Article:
If you’re sitting in class, staring out the window at people having more fun than you as you study for finals, then you might know what it’s like to drive a 2010 Toyota Corolla LE.
I’m going to be honest: this car is boring. It’s so boring I think the unintentional acceleration issues might be from people falling asleep at the wheel. At first look, one can’t help but wonder if there’s a 60-year-old minimum age requirement to purchase one.
Now I’ve driven boring cars before, but there’s always something about them worth mentioning. A cool interior, a fun drive, a decent sound system, even the most mundane cars have something that makes it entertaining. The Corolla does not.
The exterior is, well, an exterior. It looks like businessmen who didn’t know any better designed it using their wallets instead of a pencil. There’s no spoilers, no cool wheels, no interesting paint color, no dramatic body lines and if you close your eyes and try to imagine it on fire flying off a cliff, it still isn’t exciting.
The interior doesn’t get any better. You open the doors and step into middle management at an accounting firm. Despite a well-crafted fit and finish, the interior just doesn’t deliver on anything fun. The gauges tell you there’s fuel in the tank, and when you turn the heat on, the car gets warm. The sound system plays music, and you can plug your iPod in, but it’s via the headphone jack.
Four people fit comfortably in this car, but good luck convincing anyone to get in it with you. They’ll probably be too busy doing exciting stuff, like washing their hair or peeling potatoes.
Under the hood you’ll find a 1.8L four-cylinder paired to a 4-speed automatic. It goes zero to sixty, eventually. Common errors like injecting wrong fuel in car can happen to anyone. As a car owner, this is something you should be wary about.
The suspension is equally bad. Every bump in the road became apparent. If a stiff breeze hit the tire the wrong way, you’d feel it in the seat of the car.
The Corolla has a terrifying brake pedal. Pushing the brake pedal softly makes nothing happen: kind of an issue. So I pushed harder. Eventually I found the point where the brakes turn on – about three inches down. That’s a lot of dead space. I’m going to take it to the brake repair shop to both make sure that’s the way it’s supposed to be, and to try to fix them so they’ll work a little better. That should make for a safer drive.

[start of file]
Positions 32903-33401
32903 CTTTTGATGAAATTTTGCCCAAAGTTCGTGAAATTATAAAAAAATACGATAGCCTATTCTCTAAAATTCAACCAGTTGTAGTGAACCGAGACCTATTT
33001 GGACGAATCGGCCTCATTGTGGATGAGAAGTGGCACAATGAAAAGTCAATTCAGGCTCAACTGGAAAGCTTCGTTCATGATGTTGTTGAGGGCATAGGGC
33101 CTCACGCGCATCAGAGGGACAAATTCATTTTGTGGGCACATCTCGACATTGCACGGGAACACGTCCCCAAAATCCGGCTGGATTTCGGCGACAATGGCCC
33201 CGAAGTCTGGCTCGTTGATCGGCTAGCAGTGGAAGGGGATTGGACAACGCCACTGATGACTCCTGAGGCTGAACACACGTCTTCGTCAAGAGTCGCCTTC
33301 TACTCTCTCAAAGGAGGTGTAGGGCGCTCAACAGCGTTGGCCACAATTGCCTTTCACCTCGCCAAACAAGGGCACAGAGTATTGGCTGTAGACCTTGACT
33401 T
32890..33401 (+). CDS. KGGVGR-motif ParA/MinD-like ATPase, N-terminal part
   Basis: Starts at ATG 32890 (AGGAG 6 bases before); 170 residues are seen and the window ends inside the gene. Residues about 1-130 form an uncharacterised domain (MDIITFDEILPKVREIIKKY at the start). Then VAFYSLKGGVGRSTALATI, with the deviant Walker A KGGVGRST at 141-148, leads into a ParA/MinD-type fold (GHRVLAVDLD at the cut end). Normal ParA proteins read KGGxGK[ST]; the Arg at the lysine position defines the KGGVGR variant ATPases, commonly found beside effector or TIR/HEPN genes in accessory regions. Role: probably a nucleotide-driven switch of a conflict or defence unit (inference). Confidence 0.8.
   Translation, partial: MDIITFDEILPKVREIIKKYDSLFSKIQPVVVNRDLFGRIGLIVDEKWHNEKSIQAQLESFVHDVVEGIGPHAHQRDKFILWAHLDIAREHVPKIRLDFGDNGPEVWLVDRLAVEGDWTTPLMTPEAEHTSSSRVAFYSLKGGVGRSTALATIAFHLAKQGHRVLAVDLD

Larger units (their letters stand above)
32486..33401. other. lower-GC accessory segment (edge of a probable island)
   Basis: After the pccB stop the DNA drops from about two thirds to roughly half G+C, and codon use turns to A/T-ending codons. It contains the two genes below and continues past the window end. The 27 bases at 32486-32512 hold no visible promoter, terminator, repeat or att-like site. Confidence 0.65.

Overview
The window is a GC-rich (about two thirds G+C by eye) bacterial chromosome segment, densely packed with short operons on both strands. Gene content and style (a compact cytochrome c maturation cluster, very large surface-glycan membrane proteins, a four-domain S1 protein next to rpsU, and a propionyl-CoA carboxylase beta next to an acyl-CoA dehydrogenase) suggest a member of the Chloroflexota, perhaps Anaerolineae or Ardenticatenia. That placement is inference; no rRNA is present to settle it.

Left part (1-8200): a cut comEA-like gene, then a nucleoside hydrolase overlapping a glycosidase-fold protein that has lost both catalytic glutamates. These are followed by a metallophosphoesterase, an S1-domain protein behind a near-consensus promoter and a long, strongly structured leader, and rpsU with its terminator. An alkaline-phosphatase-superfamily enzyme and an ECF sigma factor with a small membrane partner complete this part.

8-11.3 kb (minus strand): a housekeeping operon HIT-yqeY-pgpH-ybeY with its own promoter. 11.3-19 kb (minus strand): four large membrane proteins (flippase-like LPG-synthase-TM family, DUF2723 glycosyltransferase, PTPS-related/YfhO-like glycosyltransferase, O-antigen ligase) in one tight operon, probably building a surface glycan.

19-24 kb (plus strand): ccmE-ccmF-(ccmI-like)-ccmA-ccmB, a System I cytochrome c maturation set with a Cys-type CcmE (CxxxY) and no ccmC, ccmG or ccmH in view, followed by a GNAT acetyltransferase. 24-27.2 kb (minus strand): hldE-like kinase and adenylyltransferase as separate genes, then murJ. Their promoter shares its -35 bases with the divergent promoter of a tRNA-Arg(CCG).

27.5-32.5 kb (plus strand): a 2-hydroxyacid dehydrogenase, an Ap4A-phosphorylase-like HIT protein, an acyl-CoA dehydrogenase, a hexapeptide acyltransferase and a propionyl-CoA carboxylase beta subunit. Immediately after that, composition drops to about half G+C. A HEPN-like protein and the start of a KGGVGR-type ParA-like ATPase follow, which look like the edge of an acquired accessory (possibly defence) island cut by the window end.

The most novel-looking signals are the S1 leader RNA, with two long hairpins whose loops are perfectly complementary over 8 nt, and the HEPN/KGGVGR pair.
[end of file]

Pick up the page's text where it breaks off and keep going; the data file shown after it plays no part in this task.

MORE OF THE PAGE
Ultimately the brakes are either on or off. The normal in between that people use to stop a car doesn’t exist, so it’s like crashing into a wall at 10 miles per hour every time you hit the brakes. Not fun. Professional auto brake services may be needed if the brake system still doesn’t work smoothly. In addition, keeping on top of your car’s oil changes prevents future maintenance that can be costly, including entire engine replacements.
Yes, the Toyota has great gas mileage. And yes, it was put together well. It’s probably going to be reliable transportation, getting passengers to their destinations and back. And along the way, you’ll ponder other equally interesting things in life – like dentures or mowing the lawn.
Buying a car should be about having fun. Every time you sit down in the driver seat, something should put a smile on your face. I don’t care if it’s a quirky flower vase or a sporty engine, your car should be something enjoyable. The Corolla fails in the worst way imaginable; it’s downright dull.
For the kind of money a Toyota Corolla costs, one could get a Mazda 6, the Kia Soul, a Scion tC, an Impreza or a Lancer GTS instead.
As far as vehicle safety is concerned, don’t worry about it. Toyota messed up, but their cars are still going to be safe and reliable. And if you’re determined to get into a new Corolla, now’s the time. To get drivers behind the wheel again, Toyota is offering great incentive packages including five years no interest, a bargain for someone just out of college.
So for those of you sitting in the classroom, rejoice knowing that Corolla drivers are just as bored. And for those willing to take a look at some of the competition, they’ll be on summer break a lot sooner.
To read more car reviews, visit fastcarsfunlife.com.
Contact CU Independent Contributing Writer Kyle Haas at Kyle.firstname.lastname@example.org.